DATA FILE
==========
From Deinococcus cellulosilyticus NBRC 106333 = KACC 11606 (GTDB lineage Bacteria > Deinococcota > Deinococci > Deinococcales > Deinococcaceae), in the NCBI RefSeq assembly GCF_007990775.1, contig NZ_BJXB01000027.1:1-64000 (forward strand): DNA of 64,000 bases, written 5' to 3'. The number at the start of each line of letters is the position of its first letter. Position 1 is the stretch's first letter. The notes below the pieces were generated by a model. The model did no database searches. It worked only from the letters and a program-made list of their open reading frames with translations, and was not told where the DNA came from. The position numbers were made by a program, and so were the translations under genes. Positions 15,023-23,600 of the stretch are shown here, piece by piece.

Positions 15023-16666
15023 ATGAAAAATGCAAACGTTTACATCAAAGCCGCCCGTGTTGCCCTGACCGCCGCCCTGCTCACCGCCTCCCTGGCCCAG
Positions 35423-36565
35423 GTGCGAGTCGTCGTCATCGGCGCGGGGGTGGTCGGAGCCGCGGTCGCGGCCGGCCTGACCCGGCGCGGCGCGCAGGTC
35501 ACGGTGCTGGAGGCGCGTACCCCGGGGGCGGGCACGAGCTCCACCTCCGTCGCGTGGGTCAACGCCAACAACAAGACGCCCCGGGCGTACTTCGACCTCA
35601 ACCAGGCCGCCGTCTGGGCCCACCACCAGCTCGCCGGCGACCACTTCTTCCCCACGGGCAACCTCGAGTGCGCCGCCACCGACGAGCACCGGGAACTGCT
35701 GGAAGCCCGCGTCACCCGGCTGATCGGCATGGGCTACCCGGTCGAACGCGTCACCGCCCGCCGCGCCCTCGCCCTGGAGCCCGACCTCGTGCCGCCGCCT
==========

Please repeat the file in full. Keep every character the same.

From Deinococcus cellulosilyticus NBRC 106333 = KACC 11606 (GTDB lineage Bacteria > Deinococcota > Deinococci > Deinococcales > Deinococcaceae), in the NCBI RefSeq assembly GCF_007990775.1, contig NZ_BJXB01000027.1:1-64000 (forward strand): DNA of 64,000 bases, written 5' to 3'. The number at the start of each line of letters is the position of its first letter. Position 1 is the stretch's first letter. The notes below the pieces were generated by a model. The model did no database searches. It worked only from the letters and a program-made list of their open reading frames with translations, and was not told where the DNA came from. The position numbers were made by a program, and so were the translations under genes. Positions 15,023-23,600 of the stretch are shown here, piece by piece.

Positions 15023-16666
15023 ATGAAAAATGCAAACGTTTACATCAAAGCCGCCCGTGTTGCCCTGACCGCCGCCCTGCTCACCGCCTCCCTGGCCCAG
Positions 35423-36565
35423 GTGCGAGTCGTCGTCATCGGCGCGGGGGTGGTCGGAGCCGCGGTCGCGGCCGGCCTGACCCGGCGCGGCGCGCAGGTC
35501 ACGGTGCTGGAGGCGCGTACCCCGGGGGCGGGCACGAGCTCCACCTCCGTCGCGTGGGTCAACGCCAACAACAAGACGCCCCGGGCGTACTTCGACCTCA
35601 ACCAGGCCGCCGTCTGGGCCCACCACCAGCTCGCCGGCGACCACTTCTTCCCCACGGGCAACCTCGAGTGCGCCGCCACCGACGAGCACCGGGAACTGCT
35701 GGAAGCCCGCGTCACCCGGCTGATCGGCATGGGCTACCCGGTCGAACGCGTCACCGCCCGCCGCGCCCTCGCCCTGGAGCCCGACCTCGTGCCGCCGCCT